Tag Archives: homebuyers

APR vs Interest Rates

When financing a new home, you’ll need to learn the difference between the APR and the interest rate.

When comparing long-term loans, the interest rate and the annual percentage rate (APR) are often confused. While the interest rate refers to the annual interest expense of the loan, the APR reflects the annual cost of borrowing money from the lender.

Clear as mud? Don’t worry; we can help. Let’s take a closer look at the difference between these two terms and how each one impacts your loan.

Interest rate defined

The interest rate, or the nominal rate, is the rate of interest the lender charges the borrower for the loan. For example, a $300,000 mortgage with a 4% interest rate would have an annual interest expense of $12,000, or $1,200 a month. This number only represents the interest rate on the loan and does not factor any other costs.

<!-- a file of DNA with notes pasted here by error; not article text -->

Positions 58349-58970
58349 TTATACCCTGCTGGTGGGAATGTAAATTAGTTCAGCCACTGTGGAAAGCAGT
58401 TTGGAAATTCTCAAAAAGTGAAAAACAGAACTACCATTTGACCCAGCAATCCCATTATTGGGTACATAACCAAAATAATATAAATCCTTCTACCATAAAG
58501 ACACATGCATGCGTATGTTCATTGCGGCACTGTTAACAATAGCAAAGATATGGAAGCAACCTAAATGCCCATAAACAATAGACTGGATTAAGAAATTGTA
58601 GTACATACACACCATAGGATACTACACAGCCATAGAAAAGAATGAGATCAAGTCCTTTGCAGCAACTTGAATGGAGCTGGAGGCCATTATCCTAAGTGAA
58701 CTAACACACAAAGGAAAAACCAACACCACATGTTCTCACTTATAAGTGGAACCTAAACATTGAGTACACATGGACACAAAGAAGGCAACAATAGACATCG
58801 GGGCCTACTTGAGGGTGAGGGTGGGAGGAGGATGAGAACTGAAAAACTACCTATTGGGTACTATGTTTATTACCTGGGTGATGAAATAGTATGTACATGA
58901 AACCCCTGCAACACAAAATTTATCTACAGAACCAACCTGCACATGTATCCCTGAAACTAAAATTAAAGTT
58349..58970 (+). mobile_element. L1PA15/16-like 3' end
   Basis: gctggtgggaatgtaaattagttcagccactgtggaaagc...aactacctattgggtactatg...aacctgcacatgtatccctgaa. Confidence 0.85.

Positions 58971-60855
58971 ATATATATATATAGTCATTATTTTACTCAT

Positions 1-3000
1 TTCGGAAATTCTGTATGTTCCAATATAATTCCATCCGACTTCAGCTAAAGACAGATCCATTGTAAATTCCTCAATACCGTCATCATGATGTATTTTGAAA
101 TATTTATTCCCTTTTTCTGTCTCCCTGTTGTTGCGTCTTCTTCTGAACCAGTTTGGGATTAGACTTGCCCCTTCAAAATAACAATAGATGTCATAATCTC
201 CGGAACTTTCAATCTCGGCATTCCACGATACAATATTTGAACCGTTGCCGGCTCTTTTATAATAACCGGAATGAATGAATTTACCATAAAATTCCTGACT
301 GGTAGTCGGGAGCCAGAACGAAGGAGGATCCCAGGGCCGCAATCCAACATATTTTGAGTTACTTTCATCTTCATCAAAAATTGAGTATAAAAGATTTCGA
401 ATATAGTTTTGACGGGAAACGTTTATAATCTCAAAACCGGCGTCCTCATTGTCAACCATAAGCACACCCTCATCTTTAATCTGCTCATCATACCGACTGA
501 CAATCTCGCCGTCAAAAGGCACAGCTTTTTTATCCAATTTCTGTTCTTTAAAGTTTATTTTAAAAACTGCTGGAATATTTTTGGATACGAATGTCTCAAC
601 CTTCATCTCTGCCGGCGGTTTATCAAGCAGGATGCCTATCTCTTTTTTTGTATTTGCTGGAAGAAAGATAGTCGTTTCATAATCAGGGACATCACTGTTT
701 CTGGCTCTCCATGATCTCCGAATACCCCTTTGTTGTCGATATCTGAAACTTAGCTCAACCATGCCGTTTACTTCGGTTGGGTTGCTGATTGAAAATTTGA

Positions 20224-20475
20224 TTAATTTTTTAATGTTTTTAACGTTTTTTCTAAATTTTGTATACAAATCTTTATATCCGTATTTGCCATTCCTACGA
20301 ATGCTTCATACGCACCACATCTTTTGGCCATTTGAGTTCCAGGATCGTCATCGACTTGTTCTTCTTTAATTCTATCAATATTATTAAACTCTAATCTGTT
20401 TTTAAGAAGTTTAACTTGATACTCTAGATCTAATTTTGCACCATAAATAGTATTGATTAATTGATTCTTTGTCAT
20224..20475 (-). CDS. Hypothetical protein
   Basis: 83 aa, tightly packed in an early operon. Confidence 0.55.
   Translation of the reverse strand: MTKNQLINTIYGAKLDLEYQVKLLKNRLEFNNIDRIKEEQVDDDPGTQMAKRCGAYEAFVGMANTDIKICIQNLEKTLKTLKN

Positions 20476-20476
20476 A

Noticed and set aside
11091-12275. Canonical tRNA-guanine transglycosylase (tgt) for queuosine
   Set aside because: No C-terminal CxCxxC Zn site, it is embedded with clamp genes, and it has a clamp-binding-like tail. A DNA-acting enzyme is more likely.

Interest rates are influenced by the federal funds rate, which is set by the Federal Reserve, otherwise known as “the Fed.” The federal funds rate is the interest rate at which banks lend each other money overnight.

During an economic recession, the Fed will lower the federal funds rate to encourage consumers to borrow and spend more money. During the coronavirus recession, for example, the Fed slashed the federal funds rate to just .25%.

In contrast, during times of economic growth, the Fed will raise the federal funds rate to encourage personal savings for balancing out the cash flow and stabilizing inflation.

APR defined

The APR on a loan is the approximate annual cost of borrowing money from a financial institution.